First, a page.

Girls not afraid to bare it all

The ever-quotable cult faves are happy to let fans know what they think of drugs, pop, and the press

Chet “JR” White is evidently unconcerned with endearing himself to the ink-stained wretch on the other end of the telephone line. During his conversation with the Straight, the Girls bassist, reached at a tour stop in Washington, D.C., declares “Music press sucks.” White has a point, mind you, and it has less to do with the people asking the questions than it does with those answering them. Musicians nowadays, he contends, are just plain dull.

In + out

Girls’ Chet “JR” White sounds off on the things enquiring minds want to know.

On Roger Pruett, eccentric owner of the little-known Golden Gate Recording Studio: “He was clearly just addicted to buying equipment. He has a huge, vast amount of guitar amps that just fill this room. It’s crazy. It’s almost ridiculous. At some point we’d be recording and we’d all just kind of laugh, and just say ‘Wow, this is really overboard.’ The big attraction for me was that it wasn’t a standard studio.”

On the advantage of working with Doug Boehm: “I think if you hire someone who’s been working nonstop for 10 years engineering, they’re going to be a lot faster than I am. And sometimes the thing that makes a studio very easy on musicians is to have someone move very efficiently and fast, and not have those moments of, like, ‘Oh shit, this is not working.’ So it seemed like the easiest way to free up time and to make things work more smoothly.”

On recording with on-again, off-again guitarist John Anderson (who, for the record, is off again): “There was a past with him, where he had quit before, so even working with him at times, there needed to be a third party that could monitor attitudes and things like that. And Doug helped us keep him in the studio and not walking out.”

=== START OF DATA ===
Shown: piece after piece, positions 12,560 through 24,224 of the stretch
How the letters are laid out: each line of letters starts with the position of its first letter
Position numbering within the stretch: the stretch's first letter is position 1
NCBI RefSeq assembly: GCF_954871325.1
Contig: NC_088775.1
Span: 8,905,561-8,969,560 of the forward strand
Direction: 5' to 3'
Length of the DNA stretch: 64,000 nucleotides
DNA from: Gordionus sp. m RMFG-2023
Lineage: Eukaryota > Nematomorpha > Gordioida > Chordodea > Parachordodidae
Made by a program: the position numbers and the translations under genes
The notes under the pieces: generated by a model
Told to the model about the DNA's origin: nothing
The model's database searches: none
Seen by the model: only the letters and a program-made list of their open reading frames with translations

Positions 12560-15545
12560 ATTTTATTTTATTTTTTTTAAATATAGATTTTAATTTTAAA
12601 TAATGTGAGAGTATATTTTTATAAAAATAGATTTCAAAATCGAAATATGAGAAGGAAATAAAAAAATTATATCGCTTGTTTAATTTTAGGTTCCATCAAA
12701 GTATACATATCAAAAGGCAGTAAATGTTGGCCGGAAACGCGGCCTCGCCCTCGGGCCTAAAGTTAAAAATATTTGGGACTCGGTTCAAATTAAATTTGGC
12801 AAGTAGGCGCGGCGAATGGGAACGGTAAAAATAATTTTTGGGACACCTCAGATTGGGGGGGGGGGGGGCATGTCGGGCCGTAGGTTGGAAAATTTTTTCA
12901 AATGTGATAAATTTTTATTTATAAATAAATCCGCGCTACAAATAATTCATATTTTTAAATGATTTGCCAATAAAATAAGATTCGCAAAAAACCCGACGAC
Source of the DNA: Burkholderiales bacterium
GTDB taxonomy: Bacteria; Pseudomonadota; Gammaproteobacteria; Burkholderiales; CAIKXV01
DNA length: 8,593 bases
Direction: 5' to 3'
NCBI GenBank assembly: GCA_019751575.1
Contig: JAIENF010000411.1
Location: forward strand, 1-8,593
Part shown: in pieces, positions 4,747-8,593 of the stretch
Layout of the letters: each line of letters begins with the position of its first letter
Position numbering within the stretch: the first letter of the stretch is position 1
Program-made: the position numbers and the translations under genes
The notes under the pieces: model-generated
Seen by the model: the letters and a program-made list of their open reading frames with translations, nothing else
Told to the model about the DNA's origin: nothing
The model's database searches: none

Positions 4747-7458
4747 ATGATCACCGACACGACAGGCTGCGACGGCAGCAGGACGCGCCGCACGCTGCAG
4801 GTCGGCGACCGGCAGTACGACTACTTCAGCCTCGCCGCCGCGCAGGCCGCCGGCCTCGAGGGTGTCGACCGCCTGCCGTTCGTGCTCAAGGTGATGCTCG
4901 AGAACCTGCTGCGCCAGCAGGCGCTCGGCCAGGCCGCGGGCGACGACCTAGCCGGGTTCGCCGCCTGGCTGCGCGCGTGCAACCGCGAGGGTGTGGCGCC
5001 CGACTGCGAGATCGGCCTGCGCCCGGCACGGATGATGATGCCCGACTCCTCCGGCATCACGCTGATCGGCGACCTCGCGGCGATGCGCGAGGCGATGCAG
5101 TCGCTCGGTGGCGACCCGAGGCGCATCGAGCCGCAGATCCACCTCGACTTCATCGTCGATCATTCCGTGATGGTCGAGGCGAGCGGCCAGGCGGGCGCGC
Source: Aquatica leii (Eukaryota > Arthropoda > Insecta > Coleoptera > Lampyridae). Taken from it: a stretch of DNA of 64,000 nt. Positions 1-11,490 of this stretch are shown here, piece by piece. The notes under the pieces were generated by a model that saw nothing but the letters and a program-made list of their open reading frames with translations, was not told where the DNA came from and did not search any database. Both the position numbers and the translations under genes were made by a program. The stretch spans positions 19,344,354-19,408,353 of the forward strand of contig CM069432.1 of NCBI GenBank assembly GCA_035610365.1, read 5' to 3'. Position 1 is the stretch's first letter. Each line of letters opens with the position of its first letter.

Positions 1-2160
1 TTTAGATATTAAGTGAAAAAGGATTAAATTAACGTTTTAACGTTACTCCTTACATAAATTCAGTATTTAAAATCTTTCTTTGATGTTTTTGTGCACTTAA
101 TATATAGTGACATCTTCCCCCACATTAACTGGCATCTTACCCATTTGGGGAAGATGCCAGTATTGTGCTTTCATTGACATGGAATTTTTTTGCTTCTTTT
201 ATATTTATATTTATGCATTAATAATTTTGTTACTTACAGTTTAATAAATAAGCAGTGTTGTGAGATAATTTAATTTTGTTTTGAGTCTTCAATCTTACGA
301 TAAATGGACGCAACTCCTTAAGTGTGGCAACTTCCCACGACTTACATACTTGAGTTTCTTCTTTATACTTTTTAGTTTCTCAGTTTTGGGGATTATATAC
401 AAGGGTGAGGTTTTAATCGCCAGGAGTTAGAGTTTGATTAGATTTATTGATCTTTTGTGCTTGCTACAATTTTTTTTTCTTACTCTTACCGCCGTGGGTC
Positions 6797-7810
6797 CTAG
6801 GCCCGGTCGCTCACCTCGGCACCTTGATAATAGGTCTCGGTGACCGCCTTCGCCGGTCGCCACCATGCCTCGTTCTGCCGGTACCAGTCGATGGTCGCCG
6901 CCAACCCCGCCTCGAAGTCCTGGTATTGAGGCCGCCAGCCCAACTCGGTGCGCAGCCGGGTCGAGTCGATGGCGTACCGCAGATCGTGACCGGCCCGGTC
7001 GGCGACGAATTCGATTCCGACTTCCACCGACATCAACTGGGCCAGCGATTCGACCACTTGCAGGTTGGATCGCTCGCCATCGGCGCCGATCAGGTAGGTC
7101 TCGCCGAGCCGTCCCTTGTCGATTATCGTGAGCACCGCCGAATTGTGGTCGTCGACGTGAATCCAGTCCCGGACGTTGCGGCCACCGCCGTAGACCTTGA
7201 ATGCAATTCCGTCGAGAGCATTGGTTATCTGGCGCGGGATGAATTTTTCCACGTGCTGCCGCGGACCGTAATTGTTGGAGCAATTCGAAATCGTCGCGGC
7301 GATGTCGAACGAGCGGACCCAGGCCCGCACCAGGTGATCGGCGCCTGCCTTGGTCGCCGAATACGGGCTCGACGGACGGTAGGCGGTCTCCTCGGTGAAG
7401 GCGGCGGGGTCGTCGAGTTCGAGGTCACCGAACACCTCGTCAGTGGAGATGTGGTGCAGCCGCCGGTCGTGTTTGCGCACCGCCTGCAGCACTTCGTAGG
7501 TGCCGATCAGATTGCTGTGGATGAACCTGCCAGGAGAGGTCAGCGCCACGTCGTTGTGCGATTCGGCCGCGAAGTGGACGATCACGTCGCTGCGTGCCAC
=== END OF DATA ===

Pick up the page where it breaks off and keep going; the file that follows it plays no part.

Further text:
On similarities between Girls’ “Die” and Deep Purple’s “Highway Star”: “I’ve definitely heard that song a thousand times, and so has Chris, but that kind of E riff we’re doing in that song has also been done quite a bit. We heard a Wolfmother song the other day and we were all like, ‘Holy shit, that sounds like “Die”.’ It always ends up happening.”

“I hate reading music journalism, to be honest with you, because it’s all become such a boring, stale thing where you always know what a band’s going to say,” White continues. “It never changes. It’s always the same. And it feeds itself, where the interviewer is bored and you wonder, does this person even care? They must not.”

No one has ever accused the San Francisco–based Girls of being boring, and it doesn’t hurt that frontman Christopher Owens has a back story that journalists haven’t yet tired of mining for material. The singer was born into the Children of God, a religious cult that, among other things, forbade its followers to listen to contemporary pop music. Owens spent his childhood moving around Asia and Europe, with his father long gone and his mother occasionally forced into prostitution at the behest of the cult. When he finally got out and moved back to the United States, he fell in with a punk-rock crowd and was eventually taken under the wing of Texas oil heir and fringe art provocateur Stanley Marsh 3. (There’s more, but it’ll probably be a movie someday, so I’ll spare you the spoilers.)

These days, Owens doesn’t bother to censor himself, whether he’s discussing his unabashed love of Miley Cyrus and Justin Bieber or telling Pitchfork about the upside of his ongoing addiction to “heavy opiates”: “It allows you to focus on one thing—I can pinpoint an idea or an emotion while very heavily medicated, which is how I write most of my songs.”